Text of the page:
• Build up reserves of residual income through multi-level marketing (MLM). This might work for you if you can find time to build your marketing network alongside your business.
  • Part-time work and other sources of income. This is often how coaches start out and gradually reduce paid work as their own business takes off.
  • Invest in property, stocks and shares and similar.

The last three are all options that take time and time can be as scarce as money!  They are all worth considering.  Are there more?

Support for the Local Economy

Once you decide your lifestyle and find a way to generate the income you need, you have yet another choice.  One effective way to make a difference is support for your local economy.

To purchase from a local business achieves a number of things:

  • It helps keep money in circulation. Money spent with a local business is likely to be spent by the business owner, not extracted from the economy and hidden away in offshore bank accounts.
  • By supporting local businesses, you increase their diversity.
  • You might discover the new, offbeat or exciting product or service you didn’t know you were looking for!
  • You may find new business relationships and mutual benefits.
  • Their ideas might be adapted to the benefit of your business. I’m not advocating you do what they do more effectively and drive them out of business.  But many ideas can be adapted to different circumstances without harming the original business.

In summary, our purchasing power has an impact locally and so we should consider it a serious benefit our success brings to community.

Let me know if you found this post helpful.  Are there related topics you would like me to write about?

Lowest Price

Do You Undervalue Your Business?

Whilst it is possible to overcharge for your services, most coaches and consultants undercharge.  When your prices are too low, you undervalue your business.  This is the fifth post in my series about money and pricing your business.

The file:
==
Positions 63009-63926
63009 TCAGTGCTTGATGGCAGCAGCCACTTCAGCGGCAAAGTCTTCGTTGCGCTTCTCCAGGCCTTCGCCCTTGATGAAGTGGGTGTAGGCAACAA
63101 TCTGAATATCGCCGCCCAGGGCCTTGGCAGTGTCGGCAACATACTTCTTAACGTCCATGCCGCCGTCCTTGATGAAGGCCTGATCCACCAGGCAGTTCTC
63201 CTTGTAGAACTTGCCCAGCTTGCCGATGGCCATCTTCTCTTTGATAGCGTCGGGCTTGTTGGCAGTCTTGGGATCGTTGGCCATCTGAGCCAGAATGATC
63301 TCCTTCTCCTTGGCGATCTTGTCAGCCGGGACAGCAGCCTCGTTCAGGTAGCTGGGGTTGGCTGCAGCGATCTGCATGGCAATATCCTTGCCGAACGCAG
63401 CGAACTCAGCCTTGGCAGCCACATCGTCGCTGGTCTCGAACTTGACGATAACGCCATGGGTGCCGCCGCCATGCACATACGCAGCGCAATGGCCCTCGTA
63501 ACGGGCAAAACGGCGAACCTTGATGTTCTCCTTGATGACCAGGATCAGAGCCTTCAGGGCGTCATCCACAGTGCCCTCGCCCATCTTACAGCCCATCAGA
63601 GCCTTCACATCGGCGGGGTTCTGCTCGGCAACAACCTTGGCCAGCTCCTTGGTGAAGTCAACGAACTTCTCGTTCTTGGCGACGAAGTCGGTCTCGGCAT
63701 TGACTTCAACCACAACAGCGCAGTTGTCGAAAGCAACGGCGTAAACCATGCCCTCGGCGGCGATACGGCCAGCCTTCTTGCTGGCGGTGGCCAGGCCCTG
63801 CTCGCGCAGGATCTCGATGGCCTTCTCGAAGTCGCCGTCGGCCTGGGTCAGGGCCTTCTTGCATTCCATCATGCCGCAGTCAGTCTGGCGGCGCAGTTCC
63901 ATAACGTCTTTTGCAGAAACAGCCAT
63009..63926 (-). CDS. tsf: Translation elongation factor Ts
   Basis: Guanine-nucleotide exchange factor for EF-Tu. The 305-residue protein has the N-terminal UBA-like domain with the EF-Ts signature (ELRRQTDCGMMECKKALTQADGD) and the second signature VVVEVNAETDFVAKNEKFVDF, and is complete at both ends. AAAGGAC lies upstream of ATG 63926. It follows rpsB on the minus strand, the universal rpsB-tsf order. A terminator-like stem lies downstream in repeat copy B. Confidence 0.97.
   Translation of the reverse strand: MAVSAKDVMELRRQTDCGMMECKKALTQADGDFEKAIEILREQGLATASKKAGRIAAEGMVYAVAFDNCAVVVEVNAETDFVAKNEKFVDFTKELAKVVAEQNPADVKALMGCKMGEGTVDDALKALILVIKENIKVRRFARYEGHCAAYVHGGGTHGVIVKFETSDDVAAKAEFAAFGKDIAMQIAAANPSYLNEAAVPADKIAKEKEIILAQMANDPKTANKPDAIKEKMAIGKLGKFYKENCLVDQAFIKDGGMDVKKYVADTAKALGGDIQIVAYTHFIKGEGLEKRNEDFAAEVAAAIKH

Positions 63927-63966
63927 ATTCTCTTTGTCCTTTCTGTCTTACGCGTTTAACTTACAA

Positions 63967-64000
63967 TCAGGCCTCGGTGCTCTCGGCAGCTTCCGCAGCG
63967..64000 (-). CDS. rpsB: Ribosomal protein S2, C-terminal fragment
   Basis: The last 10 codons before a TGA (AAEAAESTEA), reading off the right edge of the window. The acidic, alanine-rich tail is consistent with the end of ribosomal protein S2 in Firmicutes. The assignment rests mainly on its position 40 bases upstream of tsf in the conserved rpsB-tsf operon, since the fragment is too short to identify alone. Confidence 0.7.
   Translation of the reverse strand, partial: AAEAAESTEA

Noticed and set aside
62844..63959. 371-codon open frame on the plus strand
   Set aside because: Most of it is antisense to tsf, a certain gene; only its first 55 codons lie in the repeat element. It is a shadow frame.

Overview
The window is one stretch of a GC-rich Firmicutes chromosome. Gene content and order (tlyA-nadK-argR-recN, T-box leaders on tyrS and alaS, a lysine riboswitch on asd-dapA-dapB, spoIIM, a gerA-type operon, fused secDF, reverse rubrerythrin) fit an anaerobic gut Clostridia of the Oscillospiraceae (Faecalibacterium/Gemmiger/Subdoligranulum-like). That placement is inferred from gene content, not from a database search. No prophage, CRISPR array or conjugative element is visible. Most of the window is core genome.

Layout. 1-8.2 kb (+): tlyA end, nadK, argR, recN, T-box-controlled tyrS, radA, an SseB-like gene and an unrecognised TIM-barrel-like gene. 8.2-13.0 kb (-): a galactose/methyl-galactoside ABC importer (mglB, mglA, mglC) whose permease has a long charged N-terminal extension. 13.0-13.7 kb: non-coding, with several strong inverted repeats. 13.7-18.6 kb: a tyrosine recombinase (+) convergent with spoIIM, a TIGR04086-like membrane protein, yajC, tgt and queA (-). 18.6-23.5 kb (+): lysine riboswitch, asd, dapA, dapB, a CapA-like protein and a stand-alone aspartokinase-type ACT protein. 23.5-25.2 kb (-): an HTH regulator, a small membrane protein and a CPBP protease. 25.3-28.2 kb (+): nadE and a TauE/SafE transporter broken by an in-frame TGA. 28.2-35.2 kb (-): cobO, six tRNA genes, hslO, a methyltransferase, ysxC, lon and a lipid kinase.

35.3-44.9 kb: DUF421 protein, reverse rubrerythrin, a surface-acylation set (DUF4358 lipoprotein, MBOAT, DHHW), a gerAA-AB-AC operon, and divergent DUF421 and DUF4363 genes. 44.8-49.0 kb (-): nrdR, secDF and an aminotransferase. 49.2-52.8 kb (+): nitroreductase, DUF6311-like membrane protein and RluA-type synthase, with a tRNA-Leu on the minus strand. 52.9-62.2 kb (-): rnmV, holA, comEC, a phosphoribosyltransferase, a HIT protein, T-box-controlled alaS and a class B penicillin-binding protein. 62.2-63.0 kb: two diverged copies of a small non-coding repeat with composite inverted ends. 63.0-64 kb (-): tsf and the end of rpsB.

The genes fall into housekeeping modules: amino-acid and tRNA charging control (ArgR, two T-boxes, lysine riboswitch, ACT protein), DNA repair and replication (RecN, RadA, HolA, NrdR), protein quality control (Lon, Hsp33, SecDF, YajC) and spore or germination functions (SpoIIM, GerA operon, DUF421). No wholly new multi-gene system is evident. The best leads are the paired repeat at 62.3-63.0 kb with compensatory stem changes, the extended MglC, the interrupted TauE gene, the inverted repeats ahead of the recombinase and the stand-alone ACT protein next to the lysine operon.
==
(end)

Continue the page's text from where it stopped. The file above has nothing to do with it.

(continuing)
Undercharging is a real problem for your business and the wider business community.  You make a statement about the value of your work.  You may be brilliant at what you do but your message to the world is “meh”! 

Perhaps worse is the possibility you undercut your competitors.  Perhaps you have too many clients because you have a good reputation and low prices.  Then the chances are you are running yourself ragged and collaborating with others to keep their prices down.

I said competitors, didn’t I?  Leaving aside some of these may be potential collaborators, the chances are they have a niche next to yours and distinct.  They may seem to be competitors but if there are enough clients to go round, what’s the problem?  Of course, if you undercharge and they do, sharing clients is harder because you all need more clients.  If everyone increased their fees they would all need fewer clients and offer them a better service.

How to Increase Your Prices

You should charge what you think you are worth.  Indeed, charge more than that!  It is not difficult to increase prices.  Just do it!  However, here are a few things to consider :

  • Your reputation – remember higher prices enhance credibility but you will need to reassure prospects using testimonials or other evidence to show you deliver what you promise,